High dollar demand sends the Shilling rocking past Ksh.108 mark


High dollar demand sends the Shilling rocking past Ksh.108 mark

In Summary

  • The Central Bank of Kenya (CBK) quoted the shilling at Ksh.108.12 against the US dollar at Wednesday’s close with the local unit having taken a depreciating curve from a high of Ksh.100.21 at the beginning of February.
  • The recent trend in depreciation is against the CBK’s efforts to mop up the local unit to rein in further depreciation having tapped Ksh.22.6 billion last week.
  • While weaker currencies can carry consequences such as higher external debt payment costs and imports, the weaker base can have the reverse effect of stimulating exports decreasing a country’s trade deficit.

The Kenya shilling has sunk to a new low having breached the Ksh.108 mark against the US dollar on Wednesday.

The Central Bank of Kenya (CBK) quoted the shilling at Ksh.108.12 against the US dollar at Wednesday’s close with the local unit having taken a depreciating curve from a high of Ksh.100.21 at the beginning of February.

The recent trend in depreciation is against the CBK’s efforts to mop up the local unit to rein in further depreciation having tapped Ksh.22.6 billion last week.

In its weekly bulletin, the reserve bank attributed the weakening to an unmatched demand for dollars in the interbank market.

“The Kenya shilling weakened against major international and regional currencies during the week on account of unevenly matched demand and supply of dollars in the interbank market,” the CBK said on Friday.

Analysts however hold mixed views to the observed depreciation which has raised uncertainty in the forex exchange market.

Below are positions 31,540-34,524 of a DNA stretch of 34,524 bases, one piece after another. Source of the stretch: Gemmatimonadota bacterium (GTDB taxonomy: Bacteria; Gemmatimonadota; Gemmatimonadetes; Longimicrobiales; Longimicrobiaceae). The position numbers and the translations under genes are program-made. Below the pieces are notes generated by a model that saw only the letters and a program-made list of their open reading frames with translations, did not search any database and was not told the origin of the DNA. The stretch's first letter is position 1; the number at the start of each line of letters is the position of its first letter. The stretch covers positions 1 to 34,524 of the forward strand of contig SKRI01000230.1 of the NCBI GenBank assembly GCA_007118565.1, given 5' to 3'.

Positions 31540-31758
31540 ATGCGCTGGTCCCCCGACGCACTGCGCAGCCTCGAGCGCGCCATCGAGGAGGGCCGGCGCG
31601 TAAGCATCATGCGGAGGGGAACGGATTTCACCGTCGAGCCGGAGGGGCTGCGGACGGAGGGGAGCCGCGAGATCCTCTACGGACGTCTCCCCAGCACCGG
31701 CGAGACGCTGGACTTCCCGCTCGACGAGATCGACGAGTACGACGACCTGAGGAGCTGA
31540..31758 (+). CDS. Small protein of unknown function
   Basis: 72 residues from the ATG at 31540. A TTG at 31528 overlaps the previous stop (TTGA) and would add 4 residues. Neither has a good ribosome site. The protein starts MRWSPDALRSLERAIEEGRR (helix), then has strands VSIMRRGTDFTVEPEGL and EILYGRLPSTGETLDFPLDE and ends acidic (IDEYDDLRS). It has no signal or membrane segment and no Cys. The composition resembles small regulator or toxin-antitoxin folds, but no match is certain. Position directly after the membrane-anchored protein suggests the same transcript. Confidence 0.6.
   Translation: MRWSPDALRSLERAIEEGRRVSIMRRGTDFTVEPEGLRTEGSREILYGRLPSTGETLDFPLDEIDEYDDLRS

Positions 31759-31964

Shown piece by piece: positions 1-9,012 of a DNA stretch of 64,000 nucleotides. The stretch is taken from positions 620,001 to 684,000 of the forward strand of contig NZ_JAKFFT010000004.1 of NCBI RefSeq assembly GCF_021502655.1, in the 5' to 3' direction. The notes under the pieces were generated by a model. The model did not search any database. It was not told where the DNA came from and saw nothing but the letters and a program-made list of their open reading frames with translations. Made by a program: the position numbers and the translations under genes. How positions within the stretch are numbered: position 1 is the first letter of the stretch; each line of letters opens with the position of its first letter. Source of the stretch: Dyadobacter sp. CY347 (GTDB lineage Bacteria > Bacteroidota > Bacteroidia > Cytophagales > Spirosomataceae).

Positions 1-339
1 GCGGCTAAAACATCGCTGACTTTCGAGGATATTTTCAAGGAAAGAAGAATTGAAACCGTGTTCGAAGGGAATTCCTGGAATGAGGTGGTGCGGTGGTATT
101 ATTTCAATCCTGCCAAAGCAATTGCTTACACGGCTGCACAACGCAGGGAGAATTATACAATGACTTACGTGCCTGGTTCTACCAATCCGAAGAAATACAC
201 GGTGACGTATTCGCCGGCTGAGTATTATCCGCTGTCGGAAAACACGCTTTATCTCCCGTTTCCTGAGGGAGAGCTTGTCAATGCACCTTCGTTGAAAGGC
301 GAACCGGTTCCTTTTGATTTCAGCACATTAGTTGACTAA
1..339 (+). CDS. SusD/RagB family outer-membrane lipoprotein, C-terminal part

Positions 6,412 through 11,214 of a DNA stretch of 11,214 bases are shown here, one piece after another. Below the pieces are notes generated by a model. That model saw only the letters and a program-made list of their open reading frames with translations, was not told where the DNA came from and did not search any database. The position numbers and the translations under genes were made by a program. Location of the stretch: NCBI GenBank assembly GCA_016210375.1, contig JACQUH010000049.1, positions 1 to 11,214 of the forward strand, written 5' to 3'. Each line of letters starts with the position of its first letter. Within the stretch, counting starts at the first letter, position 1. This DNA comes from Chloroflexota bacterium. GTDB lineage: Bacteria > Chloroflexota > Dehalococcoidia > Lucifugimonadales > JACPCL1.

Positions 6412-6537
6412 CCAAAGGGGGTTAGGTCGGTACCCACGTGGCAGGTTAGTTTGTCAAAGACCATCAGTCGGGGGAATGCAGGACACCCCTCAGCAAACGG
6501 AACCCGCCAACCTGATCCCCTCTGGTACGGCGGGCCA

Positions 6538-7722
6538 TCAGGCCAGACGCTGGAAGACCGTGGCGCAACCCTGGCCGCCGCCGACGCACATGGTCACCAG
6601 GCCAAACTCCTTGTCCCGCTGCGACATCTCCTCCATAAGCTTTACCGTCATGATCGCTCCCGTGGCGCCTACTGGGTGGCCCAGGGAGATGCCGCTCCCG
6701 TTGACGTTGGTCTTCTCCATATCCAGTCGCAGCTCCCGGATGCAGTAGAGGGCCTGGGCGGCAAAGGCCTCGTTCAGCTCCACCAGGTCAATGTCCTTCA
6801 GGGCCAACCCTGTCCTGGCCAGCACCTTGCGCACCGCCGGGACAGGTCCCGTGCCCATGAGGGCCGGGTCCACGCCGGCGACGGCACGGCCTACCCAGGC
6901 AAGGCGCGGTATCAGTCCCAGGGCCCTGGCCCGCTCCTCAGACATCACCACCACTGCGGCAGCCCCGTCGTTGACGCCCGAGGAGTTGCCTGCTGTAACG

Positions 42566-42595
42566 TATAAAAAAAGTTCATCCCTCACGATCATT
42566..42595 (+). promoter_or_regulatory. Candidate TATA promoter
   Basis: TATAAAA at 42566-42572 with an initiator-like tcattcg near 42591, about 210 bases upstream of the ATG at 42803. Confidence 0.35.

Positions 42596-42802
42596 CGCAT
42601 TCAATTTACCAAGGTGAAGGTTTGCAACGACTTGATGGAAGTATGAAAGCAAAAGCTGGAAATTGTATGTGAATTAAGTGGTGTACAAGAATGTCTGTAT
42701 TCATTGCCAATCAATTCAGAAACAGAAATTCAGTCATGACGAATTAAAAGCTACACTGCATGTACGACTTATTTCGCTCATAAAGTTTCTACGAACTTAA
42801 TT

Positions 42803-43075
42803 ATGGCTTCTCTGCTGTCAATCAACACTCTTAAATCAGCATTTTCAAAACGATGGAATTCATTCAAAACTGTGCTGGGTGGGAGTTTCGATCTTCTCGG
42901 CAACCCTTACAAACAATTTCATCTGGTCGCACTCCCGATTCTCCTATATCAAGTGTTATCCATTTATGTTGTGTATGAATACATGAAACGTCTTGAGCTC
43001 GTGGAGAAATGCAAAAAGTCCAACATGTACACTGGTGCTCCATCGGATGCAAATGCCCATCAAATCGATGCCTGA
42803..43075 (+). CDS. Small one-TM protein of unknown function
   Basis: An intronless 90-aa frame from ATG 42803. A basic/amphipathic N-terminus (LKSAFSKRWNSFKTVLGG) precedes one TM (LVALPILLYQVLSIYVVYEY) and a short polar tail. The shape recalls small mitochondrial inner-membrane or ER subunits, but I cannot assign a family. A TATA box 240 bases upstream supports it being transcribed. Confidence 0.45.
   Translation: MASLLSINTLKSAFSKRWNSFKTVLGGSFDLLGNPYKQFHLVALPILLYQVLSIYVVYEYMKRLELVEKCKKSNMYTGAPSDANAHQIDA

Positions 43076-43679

With the CBK usable foreign currency reserves-which are sold to minimize volatility barely untouched in the past two weeks, Reginald Kadzutu an market analyst and project head at Zamara believes the reserve bank is allowing the local unit to move to its true value trapped one hand by approaching interest payments on external debt.

“There being no sustainable inflows in foreign currency, the CBK can’t intervene as much and would allow the Kenya shilling to slide in cognizant of due interest payments,” he said.

An analyst who requested anonymity meanwhile attributes the slide to recent guidance from the International Monetary Fund (IMF) which had requested the CBK to cushion the economy by allowing it to slide away.

While weaker currencies can carry consequences such as higher external debt payment costs and imports, the weaker base can have the reverse effect of stimulating exports decreasing a country’s trade deficit.

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Story By Kepha Muiruri
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